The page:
Olympic journalists in membership row

With most of the Olympic world in Lausanne this week for an important Executive Board meeting on 2016 bid cities and possible new sports for the Games, a row has broken out among members of the Olympic Journalists’ Association over a recent invitation to Jean-Marie Weber, the man at the centre of £77 million sporting bribery allegations, to join them.

JENS WEINREICH, an OJA member and award-winning German journalist, has posted this open letter
Dear colleagues,

I have had a shock. My head is spinning. My legs are weak, my brain spins. I grip the edge of my desk and croak for a glass of water.

Coming back from Coventry, England, where I attended the stimulating Play the Game conference, I was greeted by the new directory of the Olympic Journalists Association (OJA). I do thank Alain Lunzenfichter, Steve Wilson and Adrian Warner, Wakako Yuki, Karolos Grohmann and Pirate Irwin for their honorary work in the OJA Executive Committee.

But something in it leaves me trembling.

In the new directory I found my name alongside a new “associate member” of the OJA. His name? Jean-Marie Weber. In a moment, I’ll tell you more about Mr Weber.

But first, I am curious to know, who has elected Jean-Marie Weber? He has never been a journalist. But he does have one special role in the Olympic movement.

He paid the bribes. Huge bribes. Bribes for maybe 30 years to high ranking sports officials. Is this now a qualification for membership of the Olympic Journalists Association?

I can’t afford this membership fee. My children must be fed first.

Apparently he was elected in 2009. The Constitution of OJA says an “associate member” can be nominated by the Executive Committee. The definition of an “associate member“ like Jean-Marie Weber is the following:

“This will be offered to any individual, newspaper, federation, television network, sponsor, association, promoter etc. … whom the Committee considers has made a contribution to the Association or whose professional duties impact on Olympics.”

Oh yes! Mr Weber’s activities have impacted on Olympic sport big time. Massively. He’s the man who bought sport with big bags of banknotes.

How about SwFr138 million in bribes? Or financing dreary publications like Sport Intern since the rest of us were babies?

By the way: It was interesting to read in the “Constitution Status” that there should be an annual general meeting. I was never invited to any. I have no idea if a meeting took place ever.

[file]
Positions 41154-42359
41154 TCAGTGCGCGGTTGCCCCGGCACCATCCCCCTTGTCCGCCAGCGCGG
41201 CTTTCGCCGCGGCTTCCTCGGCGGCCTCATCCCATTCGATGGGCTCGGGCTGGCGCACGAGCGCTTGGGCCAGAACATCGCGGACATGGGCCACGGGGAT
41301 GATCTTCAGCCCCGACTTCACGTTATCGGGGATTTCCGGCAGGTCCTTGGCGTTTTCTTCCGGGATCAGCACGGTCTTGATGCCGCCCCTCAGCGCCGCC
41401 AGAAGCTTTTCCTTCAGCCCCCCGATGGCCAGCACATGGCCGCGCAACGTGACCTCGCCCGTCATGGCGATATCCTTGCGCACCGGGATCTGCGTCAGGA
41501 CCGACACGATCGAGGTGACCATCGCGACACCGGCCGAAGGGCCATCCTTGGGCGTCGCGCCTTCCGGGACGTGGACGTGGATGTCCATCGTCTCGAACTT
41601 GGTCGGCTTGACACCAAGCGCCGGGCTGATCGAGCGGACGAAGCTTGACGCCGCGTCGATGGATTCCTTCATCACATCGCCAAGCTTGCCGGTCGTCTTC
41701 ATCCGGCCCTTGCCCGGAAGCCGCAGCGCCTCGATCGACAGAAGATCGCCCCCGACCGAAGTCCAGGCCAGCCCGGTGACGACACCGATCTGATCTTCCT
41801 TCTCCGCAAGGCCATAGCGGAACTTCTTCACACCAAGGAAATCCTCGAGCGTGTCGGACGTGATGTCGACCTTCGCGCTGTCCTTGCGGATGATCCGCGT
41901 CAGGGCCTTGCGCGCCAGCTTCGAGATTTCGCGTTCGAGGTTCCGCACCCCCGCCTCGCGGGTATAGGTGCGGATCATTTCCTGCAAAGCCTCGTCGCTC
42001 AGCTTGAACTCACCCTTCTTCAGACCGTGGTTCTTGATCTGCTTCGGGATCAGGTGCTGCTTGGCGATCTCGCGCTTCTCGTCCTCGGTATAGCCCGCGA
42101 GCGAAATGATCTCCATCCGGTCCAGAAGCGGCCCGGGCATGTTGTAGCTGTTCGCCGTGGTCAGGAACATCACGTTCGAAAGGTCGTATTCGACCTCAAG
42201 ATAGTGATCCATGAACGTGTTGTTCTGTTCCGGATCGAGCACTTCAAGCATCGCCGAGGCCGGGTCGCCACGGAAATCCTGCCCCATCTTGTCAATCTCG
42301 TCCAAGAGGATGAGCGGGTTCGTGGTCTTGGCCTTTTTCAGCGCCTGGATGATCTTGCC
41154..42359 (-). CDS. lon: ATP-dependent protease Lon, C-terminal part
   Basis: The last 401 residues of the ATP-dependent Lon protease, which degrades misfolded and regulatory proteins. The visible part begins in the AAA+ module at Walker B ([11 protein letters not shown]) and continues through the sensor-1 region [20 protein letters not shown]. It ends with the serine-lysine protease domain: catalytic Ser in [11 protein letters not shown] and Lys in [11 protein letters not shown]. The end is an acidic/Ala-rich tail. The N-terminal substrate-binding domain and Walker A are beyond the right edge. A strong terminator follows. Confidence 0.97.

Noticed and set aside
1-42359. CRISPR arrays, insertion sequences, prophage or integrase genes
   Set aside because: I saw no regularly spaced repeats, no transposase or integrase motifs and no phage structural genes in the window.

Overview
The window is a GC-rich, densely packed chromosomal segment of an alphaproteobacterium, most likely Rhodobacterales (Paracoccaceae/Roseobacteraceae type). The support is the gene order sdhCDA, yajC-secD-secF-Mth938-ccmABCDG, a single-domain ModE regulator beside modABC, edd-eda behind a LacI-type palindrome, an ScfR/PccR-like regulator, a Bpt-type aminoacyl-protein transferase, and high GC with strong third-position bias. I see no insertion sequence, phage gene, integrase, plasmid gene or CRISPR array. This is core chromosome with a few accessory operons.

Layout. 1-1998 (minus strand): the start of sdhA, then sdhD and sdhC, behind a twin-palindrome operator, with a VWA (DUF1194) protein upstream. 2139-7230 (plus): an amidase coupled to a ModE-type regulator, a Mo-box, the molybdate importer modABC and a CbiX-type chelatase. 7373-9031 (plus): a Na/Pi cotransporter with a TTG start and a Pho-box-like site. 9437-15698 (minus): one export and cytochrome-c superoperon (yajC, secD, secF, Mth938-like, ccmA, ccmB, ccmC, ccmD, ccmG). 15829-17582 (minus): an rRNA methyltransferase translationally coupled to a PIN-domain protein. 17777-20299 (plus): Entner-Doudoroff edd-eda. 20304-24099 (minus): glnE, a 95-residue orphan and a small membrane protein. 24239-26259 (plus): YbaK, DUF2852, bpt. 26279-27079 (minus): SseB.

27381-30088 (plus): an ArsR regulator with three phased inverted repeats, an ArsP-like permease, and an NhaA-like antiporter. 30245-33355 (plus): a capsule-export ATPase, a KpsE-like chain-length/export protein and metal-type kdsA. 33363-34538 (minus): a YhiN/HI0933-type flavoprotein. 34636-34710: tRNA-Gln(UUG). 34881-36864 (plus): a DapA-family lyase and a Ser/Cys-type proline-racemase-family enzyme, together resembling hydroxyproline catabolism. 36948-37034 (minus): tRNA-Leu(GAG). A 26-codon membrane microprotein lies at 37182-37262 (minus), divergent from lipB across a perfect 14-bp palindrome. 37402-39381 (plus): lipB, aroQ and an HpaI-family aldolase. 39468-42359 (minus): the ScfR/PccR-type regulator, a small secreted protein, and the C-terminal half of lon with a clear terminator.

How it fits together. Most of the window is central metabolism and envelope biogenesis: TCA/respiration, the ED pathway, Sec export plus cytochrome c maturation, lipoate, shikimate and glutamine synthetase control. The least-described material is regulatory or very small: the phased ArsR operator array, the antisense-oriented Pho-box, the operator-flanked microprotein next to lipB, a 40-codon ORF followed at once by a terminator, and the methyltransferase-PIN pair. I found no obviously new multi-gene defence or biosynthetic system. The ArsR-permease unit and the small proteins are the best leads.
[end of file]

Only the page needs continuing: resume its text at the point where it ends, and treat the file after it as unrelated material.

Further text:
Just one last remark: This is not about criticising the honorary work of other journalists. I do appreciate their work, especially if the purpose is to organise better working conditions for journalists in the Olympic circuit.

But: I don’t think adopting people who are working on the other side, the Dark Side, who some of us watched in a Zug court last year refuse to answer direct questions from the magistrates about who got the kickbacks?

I would very much like to get information from our Committee. Over to you guys.

Ironically my presentation at Play the Game last Wednesday in Coventry was about the biggest bribery scandal in the Olympic history. My topic was: “The ISL/ISMM bribery system: SwFr138 million for high-ranking officials in the Olympic world”.

For those of you who are not familiar with the ISL-bribery system: I will publish an extended version of my presentation on my sport-political blog. Just one important point: The man who has paid SwFr138 million (according to judges, to defendants and lawyers in the ISL court case in Zug/Switzerland) was the former ISL executive Jean-Marie Weber.

Is he really one of us? How on earth was he given membership?

I do think this is important so I am sending this email to every “full member” of OJA, to the IOC Press Office, the head of the IOC Press Commission and a few people who have recently discussed measures against corruption in sport with me in Coventry at the Play the Game conference: journalists, sport officials like Dick Pound, scientists and NGO-officials from 31 countries.

Jens Weinreich is an investigative freelance journalist. His specialist areas are the international politics of sport, the International Olympics Committee, FIFA and corruption in sport. Until 2008 he was the editor of Berliner Zeitung and the head of the newspaper’s sports section during the 2006 World Cup in Germany. He has been voted Germany’s sports journalist of the year as well as the online journalist of the year.

Read an interview with Weinreich here

Visit Weinrich’s website by clicking here contacted SJA member and OJA secretary Adrian Warner about Weinreich’s complaint. Warner said, “I have sent an email to members saying we need to discuss this because it is a serious complaint from one of our members.”

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